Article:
So, what have I learned since I left my EMS life? I’ve learned to feel many emotions I hadn’t felt in a long time. I learned to open up to others. Needing others for support in your life is not a sign of weakness. It is strength. It is a basic human need to feel connected with others. Finding a support system that will listen to you, and let you feel your emotions without judgment is one of the most beneficial things a person can do to not only keep your sanity, but to also avoid using other tactics to numb pain and trauma. The person doesn’t have to experience the same thing as you to be your support either… They just have to be able to listen, and say “I’m here for you”. That’s it. I am blessed beyond measure to have people in my life for this, and I love them dearly because of it. I think that is the key to longevity in a business like EMS. The people I know that have worked it for many years, and don’t have that overwhelming sense of burnout, seem to have a good support system around them. They are able to leave the job, talk about it openly, then go on and enjoy the good things in life. I have learned to believe in myself, and to know that I am enough. I may be flawed, but I am worthy of great things – just as I am… no hustle needed. I have learned to let God lead my life… I have free will to make my own decisions, but I believe there is a greater plan already lined out for me… and if I keep my connection with Him strong, I will make the decisions to lead me down that path… and finally, I have learned to feel fulfilled even as I grow… to accept and enjoy my journey. My story is in no way perfect, but it is mine… and I am proud of it. I have learned from my mistakes, and I have grown from them too. I will make plenty more in my lifetime, but that is okay, because I am a child of God, and I am enough.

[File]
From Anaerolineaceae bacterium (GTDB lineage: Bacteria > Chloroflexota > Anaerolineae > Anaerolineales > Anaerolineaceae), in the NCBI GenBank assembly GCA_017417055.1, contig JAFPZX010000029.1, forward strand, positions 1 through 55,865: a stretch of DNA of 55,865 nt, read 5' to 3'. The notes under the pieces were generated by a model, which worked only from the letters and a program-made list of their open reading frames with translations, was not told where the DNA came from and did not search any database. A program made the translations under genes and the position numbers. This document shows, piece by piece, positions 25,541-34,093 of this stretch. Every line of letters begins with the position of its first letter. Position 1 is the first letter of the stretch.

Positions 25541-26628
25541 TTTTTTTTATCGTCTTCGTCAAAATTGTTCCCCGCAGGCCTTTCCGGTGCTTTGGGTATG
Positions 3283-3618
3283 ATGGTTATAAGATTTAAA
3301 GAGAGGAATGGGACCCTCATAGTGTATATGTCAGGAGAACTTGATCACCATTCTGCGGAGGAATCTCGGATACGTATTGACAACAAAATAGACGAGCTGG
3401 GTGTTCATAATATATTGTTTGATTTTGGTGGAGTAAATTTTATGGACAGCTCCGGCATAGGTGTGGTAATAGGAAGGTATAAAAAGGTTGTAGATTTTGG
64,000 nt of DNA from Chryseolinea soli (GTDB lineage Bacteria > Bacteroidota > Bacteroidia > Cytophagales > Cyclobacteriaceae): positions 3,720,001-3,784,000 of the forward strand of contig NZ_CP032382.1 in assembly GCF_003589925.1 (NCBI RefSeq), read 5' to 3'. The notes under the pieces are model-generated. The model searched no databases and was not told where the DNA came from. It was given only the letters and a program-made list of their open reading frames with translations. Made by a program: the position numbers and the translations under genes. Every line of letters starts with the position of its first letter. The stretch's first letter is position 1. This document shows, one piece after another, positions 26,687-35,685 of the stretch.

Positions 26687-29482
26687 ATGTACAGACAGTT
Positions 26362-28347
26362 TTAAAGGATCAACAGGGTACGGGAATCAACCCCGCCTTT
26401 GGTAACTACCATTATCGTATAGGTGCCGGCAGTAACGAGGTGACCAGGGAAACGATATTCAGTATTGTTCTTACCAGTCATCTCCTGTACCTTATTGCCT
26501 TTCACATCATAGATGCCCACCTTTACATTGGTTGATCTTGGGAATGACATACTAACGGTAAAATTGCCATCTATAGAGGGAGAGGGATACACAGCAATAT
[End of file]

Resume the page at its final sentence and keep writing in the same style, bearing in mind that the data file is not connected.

I honestly don’t know if I was truly ready to delve back into the EMS world, even PRN, but I will just take it day by day, and continue to grow as a person, and everything will be alright. 🙂